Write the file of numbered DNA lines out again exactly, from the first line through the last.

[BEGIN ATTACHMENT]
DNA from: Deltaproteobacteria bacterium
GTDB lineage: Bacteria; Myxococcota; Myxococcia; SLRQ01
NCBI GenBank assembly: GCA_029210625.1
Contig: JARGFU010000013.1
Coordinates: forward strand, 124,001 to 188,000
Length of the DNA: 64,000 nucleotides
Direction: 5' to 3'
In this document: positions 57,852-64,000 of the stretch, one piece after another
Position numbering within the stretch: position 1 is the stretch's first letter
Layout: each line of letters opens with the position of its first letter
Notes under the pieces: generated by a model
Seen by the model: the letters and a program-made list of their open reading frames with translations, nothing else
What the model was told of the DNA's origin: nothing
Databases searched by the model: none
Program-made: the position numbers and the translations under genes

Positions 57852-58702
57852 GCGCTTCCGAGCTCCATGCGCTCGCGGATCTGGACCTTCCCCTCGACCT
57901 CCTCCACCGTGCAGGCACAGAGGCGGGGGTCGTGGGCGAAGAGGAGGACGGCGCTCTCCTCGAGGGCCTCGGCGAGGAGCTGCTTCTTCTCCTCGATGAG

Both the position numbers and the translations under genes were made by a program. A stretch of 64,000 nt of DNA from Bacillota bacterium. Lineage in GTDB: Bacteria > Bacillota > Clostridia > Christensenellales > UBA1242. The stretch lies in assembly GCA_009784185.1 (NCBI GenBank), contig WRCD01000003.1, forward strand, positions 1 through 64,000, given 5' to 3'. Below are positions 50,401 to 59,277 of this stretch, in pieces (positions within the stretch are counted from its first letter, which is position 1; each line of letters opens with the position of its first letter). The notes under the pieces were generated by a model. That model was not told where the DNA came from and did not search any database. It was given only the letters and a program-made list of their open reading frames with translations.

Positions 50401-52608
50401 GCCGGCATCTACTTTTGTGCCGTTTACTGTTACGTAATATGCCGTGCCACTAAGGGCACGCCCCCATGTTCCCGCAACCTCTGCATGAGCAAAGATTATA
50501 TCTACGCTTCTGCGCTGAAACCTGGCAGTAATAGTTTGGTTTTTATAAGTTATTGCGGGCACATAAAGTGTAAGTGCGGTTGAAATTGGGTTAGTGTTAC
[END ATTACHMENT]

DNA from: Deltaproteobacteria bacterium
GTDB lineage: Bacteria; Myxococcota; Myxococcia; SLRQ01
NCBI GenBank assembly: GCA_029210625.1
Contig: JARGFU010000013.1
Coordinates: forward strand, 124,001 to 188,000
Length of the DNA: 64,000 nucleotides
Direction: 5' to 3'
In this document: positions 57,852-64,000 of the stretch, one piece after another
Position numbering within the stretch: position 1 is the stretch's first letter
Layout: each line of letters opens with the position of its first letter
Notes under the pieces: generated by a model
Seen by the model: the letters and a program-made list of their open reading frames with translations, nothing else
What the model was told of the DNA's origin: nothing
Databases searched by the model: none
Program-made: the position numbers and the translations under genes

Positions 57852-58702
57852 GCGCTTCCGAGCTCCATGCGCTCGCGGATCTGGACCTTCCCCTCGACCT
57901 CCTCCACCGTGCAGGCACAGAGGCGGGGGTCGTGGGCGAAGAGGAGGACGGCGCTCTCCTCGAGGGCCTCGGCGAGGAGCTGCTTCTTCTCCTCGATGAG

Both the position numbers and the translations under genes were made by a program. A stretch of 64,000 nt of DNA from Bacillota bacterium. Lineage in GTDB: Bacteria > Bacillota > Clostridia > Christensenellales > UBA1242. The stretch lies in assembly GCA_009784185.1 (NCBI GenBank), contig WRCD01000003.1, forward strand, positions 1 through 64,000, given 5' to 3'. Below are positions 50,401 to 59,277 of this stretch, in pieces (positions within the stretch are counted from its first letter, which is position 1; each line of letters opens with the position of its first letter). The notes under the pieces were generated by a model. That model was not told where the DNA came from and did not search any database. It was given only the letters and a program-made list of their open reading frames with translations.

Positions 50401-52608
50401 GCCGGCATCTACTTTTGTGCCGTTTACTGTTACGTAATATGCCGTGCCACTAAGGGCACGCCCCCATGTTCCCGCAACCTCTGCATGAGCAAAGATTATA
50501 TCTACGCTTCTGCGCTGAAACCTGGCAGTAATAGTTTGGTTTTTATAAGTTATTGCGGGCACATAAAGTGTAAGTGCGGTTGAAATTGGGTTAGTGTTAC